good to see it in a uniform book to help provide "the rest of the story"
and context for military uniforms. Hewitt concludes with a page warning
collectors about quasi-military uniforms and reproductions and fakes
made for reenactors, movies, or crooks.
I was especially impressed with the thoroughness of the
author's research, using primary sources and clearly anticipating the
types of questions collectors would ask. That comes from his being a
collector since his teenage years. His understanding and appreciation
of military history stems from his service as a Marine Corps Reservist
during his college years, and after getting his B.A. in History, he
was commissioned as a Marine Corps officer, later serving in the Gulf
War. He lived in Japan for eight years, and has a Japanese wife, which
further explains his appreciation for the subject, and ability to gather
information and the excellent photos used in the book. Schiffer is noted
for high quality of their books, with good quality glossy paper,
Mike Hewitt's book is highly recommended as the definitive
work on Japanese Army uniforms and equipment of WW2. Anyone with the
slightest interest in collecting in this field needs to invest in a
copy, and any museum would do well to add it to their reference library.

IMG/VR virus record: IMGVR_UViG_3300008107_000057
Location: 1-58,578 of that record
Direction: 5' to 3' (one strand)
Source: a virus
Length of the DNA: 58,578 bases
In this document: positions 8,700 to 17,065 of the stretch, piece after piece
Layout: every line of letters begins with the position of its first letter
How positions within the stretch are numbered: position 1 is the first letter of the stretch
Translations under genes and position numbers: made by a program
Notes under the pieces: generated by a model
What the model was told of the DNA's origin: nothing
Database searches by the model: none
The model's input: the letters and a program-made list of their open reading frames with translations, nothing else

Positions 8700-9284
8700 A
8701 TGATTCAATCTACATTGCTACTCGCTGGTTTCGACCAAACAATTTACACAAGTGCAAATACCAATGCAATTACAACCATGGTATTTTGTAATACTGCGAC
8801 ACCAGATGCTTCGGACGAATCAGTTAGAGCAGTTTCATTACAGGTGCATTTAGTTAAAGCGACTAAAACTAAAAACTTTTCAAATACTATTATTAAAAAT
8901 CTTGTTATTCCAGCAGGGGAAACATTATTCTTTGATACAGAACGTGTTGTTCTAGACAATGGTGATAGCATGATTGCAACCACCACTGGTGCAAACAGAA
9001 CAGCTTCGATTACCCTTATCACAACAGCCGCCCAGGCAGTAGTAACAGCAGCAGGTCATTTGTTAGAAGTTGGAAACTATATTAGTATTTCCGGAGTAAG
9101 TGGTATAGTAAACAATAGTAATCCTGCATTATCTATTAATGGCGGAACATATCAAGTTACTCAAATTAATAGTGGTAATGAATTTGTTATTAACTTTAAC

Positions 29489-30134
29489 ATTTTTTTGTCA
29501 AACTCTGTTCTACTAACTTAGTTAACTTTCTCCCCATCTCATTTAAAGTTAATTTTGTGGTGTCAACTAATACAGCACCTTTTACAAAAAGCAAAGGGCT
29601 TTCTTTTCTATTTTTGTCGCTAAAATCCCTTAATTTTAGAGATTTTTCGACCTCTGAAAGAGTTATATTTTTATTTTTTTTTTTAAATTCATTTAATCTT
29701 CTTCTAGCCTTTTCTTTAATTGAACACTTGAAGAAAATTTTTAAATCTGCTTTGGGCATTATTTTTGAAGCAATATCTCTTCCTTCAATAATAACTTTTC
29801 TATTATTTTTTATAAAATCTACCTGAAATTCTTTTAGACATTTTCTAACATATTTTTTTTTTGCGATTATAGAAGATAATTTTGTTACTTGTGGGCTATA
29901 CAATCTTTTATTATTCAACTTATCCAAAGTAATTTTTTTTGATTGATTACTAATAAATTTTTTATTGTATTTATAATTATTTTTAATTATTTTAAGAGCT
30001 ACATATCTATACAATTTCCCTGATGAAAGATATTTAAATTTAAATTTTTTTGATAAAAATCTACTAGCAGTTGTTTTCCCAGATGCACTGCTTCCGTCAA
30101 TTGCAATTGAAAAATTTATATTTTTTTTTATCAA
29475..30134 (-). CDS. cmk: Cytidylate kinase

We just got done cataloging a lot of different types of guns.
Before posting them for the public, we wanted to give our loyal customers
and subscribers a head start on them. A bit of everything with cheap
junky stuff (one man's trash, etc...) to a variety of good items, such
as a just about new in the box M1D SNiper rifle, a really nice M1903A1
National Match rifle,a M1 Garand National Match, a very scarce Siamese
contract SMLE rifle, a bcd coded Buchenwald built G43; some nice Japanese
rifles (including a Tye 2 Paratroop model); some western type rifles,
pistols from Berreta, Ruger and CZ; and who knows what else. Go check
them out at http://oldguns.net/nlspecials1103.htm
This page will only be up for a few days and then we will be moving
these to the regular catalog pages for everyone's shopping pleasure.
The Newsletter Specials page only has guns, so don't forget
to check all the regular catalog pages as we have added a lot of stuff
in recent weeks that you may have missed.
Please take a minute and give us your vote on this
topic. Here is the question for you to think about, and the link to
the poll is after the question. Please vote. (All responses are confidential
and anonymous, and will not raise the price of your free newsletter.)
How big is your gun collection?
Come on, be honest, we won't tell your spouse. Nor do we have any
way of tracking who answers what, so the black helicopters won't visit
your place. We just are curious as to how seriously addicted gun collectors
can be. Maybe the results will enable you to convince her that you really
need a few (lot?) more to catch up with other guys. Then you can point
out that investing in collectible firearms (which they might consider
rusty old junk) is much better than wasting money on beer, fast cars,
loose women, or more clothes and shoes.